Unfortunately, these beautiful structures were the most troublesome components of aqueducts. Although Romans were known for their construction prowess, this does not mean their technology was equivalent and without error. At times, a pillar that happened to sit over softer ground would sink slightly, thus slowing or stopping the flow of water altogether. To resume flow a footer would need to be installed to serve as a foundation to support the pillar on unstable ground. An example of one of these footers can be seen below in Figure 8.

Figure 8: A concrete footer added after construction to support pillars above soft ground

Additionally, the exposed arcades were very easy targets for either theft or attack. We will discuss the distribution system later, but Romans were very particular about how the water was allocated. Some private residents could pay for a direct source, but most of the supply was for public works such as baths. As in any society some people attempted to skirt this and tapped the aqueducts by diverting water from the arcade and creating their own personal supply without paying [2].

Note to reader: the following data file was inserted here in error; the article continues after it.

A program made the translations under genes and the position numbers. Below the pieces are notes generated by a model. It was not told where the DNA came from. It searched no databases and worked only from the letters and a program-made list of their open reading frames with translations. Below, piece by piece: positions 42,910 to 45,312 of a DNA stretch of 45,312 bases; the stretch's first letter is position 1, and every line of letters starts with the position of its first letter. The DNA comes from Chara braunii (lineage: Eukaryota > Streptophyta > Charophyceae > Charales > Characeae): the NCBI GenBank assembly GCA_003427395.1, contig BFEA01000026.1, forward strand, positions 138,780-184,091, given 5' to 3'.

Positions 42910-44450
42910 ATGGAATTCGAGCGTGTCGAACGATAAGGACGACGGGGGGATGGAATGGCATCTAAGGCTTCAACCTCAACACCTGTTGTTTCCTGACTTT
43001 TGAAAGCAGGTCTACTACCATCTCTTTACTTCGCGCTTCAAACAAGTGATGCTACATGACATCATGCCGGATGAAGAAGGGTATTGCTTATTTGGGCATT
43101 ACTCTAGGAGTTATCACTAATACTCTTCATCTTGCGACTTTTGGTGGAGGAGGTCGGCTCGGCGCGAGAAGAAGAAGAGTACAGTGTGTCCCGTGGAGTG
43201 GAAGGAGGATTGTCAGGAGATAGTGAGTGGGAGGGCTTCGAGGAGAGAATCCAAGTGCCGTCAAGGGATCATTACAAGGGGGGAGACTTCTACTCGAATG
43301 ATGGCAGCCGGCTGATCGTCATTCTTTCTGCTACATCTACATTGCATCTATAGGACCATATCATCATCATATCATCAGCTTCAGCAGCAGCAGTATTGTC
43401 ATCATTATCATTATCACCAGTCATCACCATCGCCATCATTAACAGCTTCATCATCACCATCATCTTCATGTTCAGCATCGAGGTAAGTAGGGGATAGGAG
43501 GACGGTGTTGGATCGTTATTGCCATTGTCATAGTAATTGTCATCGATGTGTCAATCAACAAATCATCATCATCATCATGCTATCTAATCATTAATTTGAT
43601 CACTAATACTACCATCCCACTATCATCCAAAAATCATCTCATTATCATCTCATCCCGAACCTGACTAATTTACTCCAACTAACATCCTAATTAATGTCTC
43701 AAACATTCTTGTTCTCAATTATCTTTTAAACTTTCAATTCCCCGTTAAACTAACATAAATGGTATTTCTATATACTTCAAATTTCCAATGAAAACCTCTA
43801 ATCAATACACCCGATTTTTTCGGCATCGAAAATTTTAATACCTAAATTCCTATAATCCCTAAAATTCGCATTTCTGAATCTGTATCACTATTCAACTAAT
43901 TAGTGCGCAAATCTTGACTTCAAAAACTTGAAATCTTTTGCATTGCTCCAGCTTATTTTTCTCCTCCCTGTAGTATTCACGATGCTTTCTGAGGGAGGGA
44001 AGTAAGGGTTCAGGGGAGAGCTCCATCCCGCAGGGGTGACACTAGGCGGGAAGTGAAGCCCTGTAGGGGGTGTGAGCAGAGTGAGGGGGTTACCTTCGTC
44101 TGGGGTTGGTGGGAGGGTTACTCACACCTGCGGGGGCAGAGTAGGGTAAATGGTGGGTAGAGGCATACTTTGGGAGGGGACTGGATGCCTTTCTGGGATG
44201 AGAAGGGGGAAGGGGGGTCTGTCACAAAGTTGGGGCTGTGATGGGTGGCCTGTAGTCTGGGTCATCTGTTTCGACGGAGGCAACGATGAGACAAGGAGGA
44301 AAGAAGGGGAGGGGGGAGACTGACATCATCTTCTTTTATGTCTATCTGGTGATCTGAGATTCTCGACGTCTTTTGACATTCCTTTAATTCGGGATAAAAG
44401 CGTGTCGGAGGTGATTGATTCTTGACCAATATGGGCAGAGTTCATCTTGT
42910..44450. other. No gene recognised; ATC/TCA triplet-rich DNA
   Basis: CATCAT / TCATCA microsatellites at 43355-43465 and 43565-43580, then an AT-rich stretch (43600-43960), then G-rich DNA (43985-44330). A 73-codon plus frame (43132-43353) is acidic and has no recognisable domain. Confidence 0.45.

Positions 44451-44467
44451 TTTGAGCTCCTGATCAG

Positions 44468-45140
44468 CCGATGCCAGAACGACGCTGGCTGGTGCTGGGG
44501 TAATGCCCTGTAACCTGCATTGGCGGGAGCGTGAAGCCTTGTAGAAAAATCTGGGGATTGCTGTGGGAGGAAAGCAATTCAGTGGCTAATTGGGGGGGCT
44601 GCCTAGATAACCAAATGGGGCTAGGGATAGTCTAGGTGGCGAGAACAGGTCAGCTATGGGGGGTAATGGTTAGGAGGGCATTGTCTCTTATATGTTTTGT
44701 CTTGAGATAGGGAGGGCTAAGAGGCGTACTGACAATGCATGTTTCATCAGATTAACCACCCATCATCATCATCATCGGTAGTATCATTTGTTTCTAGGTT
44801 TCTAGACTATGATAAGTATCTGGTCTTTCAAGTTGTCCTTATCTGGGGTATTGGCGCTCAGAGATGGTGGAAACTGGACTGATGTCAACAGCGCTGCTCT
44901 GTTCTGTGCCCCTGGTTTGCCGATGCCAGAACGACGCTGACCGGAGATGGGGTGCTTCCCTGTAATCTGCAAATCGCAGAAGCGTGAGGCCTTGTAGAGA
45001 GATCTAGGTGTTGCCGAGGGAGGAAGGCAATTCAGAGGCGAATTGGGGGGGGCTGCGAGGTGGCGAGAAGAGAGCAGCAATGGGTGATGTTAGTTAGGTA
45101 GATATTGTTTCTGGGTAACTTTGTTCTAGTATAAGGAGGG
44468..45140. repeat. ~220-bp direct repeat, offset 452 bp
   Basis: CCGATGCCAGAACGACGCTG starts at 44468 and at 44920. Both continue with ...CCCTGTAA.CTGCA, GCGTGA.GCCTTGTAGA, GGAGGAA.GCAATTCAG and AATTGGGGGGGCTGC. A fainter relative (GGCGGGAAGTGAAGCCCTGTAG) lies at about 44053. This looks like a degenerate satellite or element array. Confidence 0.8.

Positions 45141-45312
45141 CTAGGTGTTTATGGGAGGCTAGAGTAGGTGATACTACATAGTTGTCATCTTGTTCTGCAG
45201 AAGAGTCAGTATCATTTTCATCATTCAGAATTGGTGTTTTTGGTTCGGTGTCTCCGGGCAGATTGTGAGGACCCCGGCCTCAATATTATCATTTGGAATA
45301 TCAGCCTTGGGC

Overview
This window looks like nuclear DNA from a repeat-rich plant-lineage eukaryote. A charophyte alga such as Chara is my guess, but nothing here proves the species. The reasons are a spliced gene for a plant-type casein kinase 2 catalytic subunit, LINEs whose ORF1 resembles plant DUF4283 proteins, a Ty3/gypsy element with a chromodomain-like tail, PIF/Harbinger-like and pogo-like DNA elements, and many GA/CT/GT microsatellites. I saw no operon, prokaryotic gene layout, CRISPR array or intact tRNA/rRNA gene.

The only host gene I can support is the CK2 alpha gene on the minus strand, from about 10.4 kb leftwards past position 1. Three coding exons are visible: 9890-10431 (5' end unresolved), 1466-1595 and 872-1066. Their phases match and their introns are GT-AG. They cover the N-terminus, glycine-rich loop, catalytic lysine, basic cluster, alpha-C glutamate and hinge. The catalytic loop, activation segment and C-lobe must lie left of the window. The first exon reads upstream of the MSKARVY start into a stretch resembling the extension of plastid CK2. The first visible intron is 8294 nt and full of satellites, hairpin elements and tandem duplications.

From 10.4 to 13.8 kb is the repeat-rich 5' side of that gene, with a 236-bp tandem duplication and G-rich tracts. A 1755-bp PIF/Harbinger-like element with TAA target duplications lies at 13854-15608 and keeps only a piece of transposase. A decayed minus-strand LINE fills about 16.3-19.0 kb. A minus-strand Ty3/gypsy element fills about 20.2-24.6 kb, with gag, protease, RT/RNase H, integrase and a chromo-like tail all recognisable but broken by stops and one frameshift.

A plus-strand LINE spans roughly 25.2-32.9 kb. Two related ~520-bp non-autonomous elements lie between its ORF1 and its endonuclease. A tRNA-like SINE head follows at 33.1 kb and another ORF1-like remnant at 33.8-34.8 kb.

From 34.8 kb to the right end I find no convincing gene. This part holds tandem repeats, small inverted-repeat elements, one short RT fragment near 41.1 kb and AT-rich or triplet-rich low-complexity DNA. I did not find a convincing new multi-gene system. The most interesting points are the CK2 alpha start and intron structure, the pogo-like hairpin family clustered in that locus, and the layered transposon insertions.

More dire was also the prospect of enemy armies destroying parts of the arcades to cut off water from the city to lay siege to it, as the Barbarians did in the 5th century [8]. Considering this and general wear and tear, the arcades required relatively constant oversight. Looking back at Figure 7 you can see the right arch in the image is supported by smaller, more uniform bricks that stand out compared to the large stones the arcade was initially constructed from. This is just another example of later work required to maintain these structures over the centuries.